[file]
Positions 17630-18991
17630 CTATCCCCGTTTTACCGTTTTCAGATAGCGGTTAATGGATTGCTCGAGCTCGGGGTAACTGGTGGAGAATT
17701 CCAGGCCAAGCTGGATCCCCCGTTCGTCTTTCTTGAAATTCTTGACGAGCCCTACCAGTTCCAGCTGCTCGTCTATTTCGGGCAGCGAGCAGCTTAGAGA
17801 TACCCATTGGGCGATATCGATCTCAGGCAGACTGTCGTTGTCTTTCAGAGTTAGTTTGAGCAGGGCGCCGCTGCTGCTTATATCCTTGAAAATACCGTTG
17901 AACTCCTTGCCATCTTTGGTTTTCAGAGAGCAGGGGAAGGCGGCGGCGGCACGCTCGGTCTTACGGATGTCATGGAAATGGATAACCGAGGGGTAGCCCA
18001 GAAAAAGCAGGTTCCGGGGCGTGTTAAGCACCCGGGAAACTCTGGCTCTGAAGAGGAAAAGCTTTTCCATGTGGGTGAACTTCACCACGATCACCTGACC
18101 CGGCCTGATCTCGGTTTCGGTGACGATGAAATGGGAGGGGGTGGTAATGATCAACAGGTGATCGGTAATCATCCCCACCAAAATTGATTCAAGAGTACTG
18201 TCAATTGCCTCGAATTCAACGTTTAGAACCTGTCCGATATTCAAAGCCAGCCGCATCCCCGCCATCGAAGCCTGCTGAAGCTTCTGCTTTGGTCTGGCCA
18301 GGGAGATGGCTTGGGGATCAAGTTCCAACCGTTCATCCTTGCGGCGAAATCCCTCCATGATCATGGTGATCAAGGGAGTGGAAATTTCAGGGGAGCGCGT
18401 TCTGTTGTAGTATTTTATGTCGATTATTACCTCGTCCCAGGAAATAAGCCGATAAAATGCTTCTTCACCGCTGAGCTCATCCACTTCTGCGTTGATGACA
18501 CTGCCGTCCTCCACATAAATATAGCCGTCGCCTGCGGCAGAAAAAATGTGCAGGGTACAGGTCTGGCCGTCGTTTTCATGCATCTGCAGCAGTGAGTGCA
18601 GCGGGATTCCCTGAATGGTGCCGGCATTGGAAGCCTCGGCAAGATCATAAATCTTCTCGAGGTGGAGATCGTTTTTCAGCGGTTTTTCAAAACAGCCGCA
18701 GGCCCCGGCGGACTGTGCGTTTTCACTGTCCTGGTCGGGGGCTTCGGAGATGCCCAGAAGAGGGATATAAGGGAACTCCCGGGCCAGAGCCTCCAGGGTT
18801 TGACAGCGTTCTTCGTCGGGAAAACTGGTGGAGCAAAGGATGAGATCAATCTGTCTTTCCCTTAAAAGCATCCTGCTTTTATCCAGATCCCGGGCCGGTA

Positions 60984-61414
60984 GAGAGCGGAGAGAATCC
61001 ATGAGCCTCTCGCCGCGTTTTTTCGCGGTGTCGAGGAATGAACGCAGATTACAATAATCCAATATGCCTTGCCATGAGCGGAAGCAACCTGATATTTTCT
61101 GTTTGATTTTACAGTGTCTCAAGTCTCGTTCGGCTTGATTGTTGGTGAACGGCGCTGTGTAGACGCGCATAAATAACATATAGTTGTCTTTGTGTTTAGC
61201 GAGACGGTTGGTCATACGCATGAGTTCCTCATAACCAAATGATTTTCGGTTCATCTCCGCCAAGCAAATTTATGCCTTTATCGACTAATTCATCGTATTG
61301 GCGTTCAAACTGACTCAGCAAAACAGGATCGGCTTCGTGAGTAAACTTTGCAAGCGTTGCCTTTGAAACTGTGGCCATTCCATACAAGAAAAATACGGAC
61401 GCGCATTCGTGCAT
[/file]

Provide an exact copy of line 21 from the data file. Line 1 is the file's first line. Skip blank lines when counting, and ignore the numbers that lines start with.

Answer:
61401 GCGCATTCGTGCAT